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Money Demand, the Cagan Model and the Inflation Tax: Some Latin American Evidence
Kate Phylaktis and Mark P. Taylor
The Review of Economics and Statistics
Vol. 75, No. 1 (Feb., 1993), pp. 32-37
Published by: The MIT Press
Stable URL: http://www.jstor.org/stable/2109623
Page Count: 6
You can always find the topics here!Topics: Inflation rates, Money demand, Hyperinflation, Foreign assets, Inflation tax, Statistics, Estimated taxes, Economic expectations, International financial institutions, Null hypothesis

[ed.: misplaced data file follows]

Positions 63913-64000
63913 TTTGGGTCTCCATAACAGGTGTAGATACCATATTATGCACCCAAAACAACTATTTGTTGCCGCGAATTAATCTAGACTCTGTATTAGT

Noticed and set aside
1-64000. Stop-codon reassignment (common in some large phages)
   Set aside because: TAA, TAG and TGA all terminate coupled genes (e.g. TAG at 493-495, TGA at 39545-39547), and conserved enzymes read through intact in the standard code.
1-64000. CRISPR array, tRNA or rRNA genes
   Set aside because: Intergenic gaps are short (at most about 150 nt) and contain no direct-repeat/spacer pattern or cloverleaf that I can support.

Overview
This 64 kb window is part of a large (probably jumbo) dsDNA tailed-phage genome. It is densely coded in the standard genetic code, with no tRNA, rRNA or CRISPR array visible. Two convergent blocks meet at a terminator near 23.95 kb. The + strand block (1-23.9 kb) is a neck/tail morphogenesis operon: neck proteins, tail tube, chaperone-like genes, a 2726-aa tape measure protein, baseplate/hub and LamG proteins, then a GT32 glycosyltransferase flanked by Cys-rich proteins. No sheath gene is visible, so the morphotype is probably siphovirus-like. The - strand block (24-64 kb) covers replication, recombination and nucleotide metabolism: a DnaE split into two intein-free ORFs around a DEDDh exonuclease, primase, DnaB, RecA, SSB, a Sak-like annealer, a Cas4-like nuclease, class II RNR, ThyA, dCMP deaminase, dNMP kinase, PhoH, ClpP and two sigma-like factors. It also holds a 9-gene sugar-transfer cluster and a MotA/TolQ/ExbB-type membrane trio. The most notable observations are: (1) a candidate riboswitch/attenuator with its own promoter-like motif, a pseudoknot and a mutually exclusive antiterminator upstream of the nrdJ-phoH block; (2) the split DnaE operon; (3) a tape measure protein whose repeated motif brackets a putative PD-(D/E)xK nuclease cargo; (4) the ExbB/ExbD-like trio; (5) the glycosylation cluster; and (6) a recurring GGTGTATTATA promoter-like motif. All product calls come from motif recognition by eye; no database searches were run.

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This paper examines the demand for money under conditions of very high inflation in Argentina, Bolivia, Brazil, Chile and Peru during the 1970s and 1980s. We test whether the monetary and inflationary experiences of these countries can be adequately characterized by the Cagan (1956) model, using an econometric procedure which is not reliant on any particular assumption concerning expectations formation except that forecasting errors are stationary. We also examine the importance of foreign asset substitution in domestic portfolios and the hypothesis that monetary policy was tantamount to maximization of the inflation tax revenue, before testing the rational expectations hypothesis.
The Review of Economics and Statistics © 1993 The MIT Press